FRANKFURT — Europe must focus on delivering agreed fiscal stimulus measures soon to pull the bloc out of the crisis, European Central Bank President Christine Lagarde said Thursday.
“All of us should put all the energy we have, making sure that we deliver and that implementation follows through as quickly as possible without too much procrastination,” Lagarde told the European Parliament’s economic and monetary affairs committee.
Lagarde said the size of Europe’s fiscal stimulus is “not that far away” from the United States’ when taking national measures and automatic stabilizers into account.
But while the U.S. has launched its massive $1.9 trillion stimulus package, the package of €750 billion agreed at EU level last summer is yet to start flowing. National parliaments still need to ratify the legal changes required to finance the EU fund.
In the meantime, the U.S. and Europe are heading for a two-speed recovery, as evidenced by the latest economic forecasts. On Wednesday, Germany’s economic advisers trimmed their outlook to 3.1 percent, warning of vaccination slowdown in Europe, while the Federal Reserve projected the U.S. economy will grow 6.5 percent this year.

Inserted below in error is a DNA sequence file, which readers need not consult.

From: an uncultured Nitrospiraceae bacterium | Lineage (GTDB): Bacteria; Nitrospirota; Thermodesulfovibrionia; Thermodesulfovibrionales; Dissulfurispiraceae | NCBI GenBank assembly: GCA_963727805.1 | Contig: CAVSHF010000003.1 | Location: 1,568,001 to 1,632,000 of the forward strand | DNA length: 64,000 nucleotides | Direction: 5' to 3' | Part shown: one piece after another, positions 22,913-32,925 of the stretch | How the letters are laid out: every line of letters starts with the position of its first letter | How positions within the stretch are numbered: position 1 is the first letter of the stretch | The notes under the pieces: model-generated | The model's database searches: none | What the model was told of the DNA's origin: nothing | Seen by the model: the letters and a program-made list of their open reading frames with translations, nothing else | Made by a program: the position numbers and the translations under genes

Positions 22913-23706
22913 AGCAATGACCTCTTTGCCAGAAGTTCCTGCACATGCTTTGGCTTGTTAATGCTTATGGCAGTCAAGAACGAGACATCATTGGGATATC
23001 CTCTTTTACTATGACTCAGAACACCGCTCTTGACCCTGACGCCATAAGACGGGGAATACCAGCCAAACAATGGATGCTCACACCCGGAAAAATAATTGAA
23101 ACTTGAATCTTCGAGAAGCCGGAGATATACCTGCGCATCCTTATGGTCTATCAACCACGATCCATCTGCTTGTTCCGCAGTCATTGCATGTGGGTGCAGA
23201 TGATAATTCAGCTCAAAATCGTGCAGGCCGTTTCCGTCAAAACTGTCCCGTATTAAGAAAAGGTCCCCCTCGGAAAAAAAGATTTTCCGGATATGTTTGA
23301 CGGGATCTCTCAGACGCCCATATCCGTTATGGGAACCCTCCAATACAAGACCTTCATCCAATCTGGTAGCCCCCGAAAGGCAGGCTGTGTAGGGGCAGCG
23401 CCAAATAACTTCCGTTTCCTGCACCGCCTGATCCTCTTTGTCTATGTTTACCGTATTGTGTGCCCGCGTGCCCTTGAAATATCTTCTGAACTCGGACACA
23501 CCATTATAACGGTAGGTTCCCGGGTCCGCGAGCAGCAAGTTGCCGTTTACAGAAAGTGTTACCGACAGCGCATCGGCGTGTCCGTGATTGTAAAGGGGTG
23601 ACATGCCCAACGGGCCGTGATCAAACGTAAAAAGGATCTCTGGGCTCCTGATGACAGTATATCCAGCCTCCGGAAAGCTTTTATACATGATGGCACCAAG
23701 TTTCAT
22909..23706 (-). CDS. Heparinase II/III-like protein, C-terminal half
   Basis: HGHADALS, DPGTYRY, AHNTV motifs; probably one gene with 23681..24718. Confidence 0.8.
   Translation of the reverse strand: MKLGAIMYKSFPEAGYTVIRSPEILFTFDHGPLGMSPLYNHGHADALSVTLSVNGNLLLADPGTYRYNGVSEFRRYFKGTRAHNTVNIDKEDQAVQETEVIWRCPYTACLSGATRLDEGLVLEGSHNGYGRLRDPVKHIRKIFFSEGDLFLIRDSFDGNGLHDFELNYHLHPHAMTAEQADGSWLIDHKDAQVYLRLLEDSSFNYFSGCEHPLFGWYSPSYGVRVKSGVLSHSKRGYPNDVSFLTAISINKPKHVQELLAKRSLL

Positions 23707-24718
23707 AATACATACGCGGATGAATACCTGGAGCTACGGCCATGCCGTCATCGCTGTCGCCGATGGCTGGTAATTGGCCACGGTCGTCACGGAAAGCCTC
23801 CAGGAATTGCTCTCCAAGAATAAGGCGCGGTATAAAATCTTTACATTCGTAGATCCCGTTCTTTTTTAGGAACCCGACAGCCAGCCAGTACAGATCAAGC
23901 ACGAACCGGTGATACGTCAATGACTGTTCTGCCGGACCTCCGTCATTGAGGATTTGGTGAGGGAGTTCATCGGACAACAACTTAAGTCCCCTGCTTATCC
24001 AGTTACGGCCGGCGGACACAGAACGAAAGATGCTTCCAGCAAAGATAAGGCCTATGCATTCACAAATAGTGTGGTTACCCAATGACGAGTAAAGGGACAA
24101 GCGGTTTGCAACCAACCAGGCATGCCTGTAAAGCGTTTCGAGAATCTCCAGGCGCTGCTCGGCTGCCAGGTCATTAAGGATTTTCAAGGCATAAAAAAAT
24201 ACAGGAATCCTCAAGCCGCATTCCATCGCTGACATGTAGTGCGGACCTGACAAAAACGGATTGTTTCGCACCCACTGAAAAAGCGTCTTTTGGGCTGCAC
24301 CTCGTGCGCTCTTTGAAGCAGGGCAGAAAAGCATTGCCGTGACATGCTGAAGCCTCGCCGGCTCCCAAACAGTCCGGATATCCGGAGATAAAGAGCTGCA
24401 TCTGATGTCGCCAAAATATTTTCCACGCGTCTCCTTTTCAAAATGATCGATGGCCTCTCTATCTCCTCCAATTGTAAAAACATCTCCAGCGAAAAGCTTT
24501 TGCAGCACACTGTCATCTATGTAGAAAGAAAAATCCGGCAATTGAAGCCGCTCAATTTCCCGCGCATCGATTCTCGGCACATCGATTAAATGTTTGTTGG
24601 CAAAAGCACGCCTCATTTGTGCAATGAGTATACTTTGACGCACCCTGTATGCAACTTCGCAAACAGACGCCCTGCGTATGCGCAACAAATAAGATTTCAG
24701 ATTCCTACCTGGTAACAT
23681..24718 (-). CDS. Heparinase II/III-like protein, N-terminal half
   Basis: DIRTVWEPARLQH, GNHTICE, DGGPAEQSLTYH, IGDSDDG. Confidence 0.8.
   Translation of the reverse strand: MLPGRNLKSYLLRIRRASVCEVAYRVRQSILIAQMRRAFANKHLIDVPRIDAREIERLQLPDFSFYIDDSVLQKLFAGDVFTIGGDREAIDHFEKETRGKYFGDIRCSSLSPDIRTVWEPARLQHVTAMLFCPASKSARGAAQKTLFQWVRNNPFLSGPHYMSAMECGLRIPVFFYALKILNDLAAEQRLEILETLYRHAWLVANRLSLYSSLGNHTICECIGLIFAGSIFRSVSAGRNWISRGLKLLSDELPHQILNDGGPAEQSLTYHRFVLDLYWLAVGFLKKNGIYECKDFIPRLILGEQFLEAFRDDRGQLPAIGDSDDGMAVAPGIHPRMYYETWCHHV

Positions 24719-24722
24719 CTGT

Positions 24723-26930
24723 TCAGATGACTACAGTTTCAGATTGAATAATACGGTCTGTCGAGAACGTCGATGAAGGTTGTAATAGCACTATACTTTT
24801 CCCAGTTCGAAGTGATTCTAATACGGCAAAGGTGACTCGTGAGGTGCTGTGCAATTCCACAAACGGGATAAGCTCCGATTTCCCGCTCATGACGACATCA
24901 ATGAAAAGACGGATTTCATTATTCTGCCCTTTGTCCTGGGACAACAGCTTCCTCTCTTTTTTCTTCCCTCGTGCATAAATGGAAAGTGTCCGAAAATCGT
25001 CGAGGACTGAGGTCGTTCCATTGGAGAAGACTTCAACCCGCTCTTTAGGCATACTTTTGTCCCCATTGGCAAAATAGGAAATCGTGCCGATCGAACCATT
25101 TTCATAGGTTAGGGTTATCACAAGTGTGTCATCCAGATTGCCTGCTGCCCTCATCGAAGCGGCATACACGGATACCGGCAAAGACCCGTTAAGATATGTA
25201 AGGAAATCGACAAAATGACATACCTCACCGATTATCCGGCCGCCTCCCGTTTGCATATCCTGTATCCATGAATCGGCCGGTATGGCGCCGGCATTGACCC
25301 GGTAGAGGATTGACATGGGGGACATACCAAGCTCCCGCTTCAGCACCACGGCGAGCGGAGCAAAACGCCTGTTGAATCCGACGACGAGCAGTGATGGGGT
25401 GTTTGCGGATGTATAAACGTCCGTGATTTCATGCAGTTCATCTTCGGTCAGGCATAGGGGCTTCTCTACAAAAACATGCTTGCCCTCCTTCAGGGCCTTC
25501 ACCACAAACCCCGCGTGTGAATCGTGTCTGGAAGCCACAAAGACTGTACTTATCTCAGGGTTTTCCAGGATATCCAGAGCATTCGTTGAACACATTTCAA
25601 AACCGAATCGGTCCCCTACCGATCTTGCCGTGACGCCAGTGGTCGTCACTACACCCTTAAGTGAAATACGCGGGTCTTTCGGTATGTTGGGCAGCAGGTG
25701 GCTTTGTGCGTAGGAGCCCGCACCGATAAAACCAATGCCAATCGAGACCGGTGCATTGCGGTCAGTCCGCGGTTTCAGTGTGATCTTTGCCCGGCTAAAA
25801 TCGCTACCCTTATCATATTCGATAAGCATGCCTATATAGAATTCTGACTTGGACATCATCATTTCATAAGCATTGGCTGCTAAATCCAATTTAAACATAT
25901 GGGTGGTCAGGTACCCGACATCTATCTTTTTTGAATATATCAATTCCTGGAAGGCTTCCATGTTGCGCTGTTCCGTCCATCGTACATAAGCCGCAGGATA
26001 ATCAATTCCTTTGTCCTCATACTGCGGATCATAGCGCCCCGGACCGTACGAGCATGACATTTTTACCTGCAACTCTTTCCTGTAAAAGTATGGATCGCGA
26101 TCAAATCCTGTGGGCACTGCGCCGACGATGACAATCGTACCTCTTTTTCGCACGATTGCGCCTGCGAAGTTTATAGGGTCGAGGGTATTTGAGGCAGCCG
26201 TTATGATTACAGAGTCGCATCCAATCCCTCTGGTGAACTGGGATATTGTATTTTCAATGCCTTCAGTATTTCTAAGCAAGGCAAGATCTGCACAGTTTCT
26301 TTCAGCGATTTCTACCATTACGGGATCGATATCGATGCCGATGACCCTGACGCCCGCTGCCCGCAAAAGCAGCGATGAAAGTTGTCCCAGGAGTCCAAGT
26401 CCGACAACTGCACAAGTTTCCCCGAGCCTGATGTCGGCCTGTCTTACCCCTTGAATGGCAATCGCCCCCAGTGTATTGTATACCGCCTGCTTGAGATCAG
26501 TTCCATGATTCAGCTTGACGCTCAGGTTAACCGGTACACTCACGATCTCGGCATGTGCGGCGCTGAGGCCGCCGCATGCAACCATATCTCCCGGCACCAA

Turning to the ECB’s own policy measures, Lagarde affirmed that the ECB will not tolerate a rise in yields that is seen as tightening financing conditions prematurely.
“While we believe that 2021 will be the year of recovery, we don’t see it happening until the second half of 2021. And we believe that any yield increase could operate as a bit of a break, which would be undesirable,” Lagarde said.
She cautioned investors against reading any lack of commitment into the central bank’s weekly bond-purchasing data. The ECB last week said it would “significantly” increase bond buys in the near term to stem a rise in yields.
“While records of our weekly purchases will continue to be distorted by short-term noisy factors — such as occasionally lumpy redemptions — the step-up in the run-rate of our program will become visible when ascertained over longer time intervals,” Lagarde told MEPs.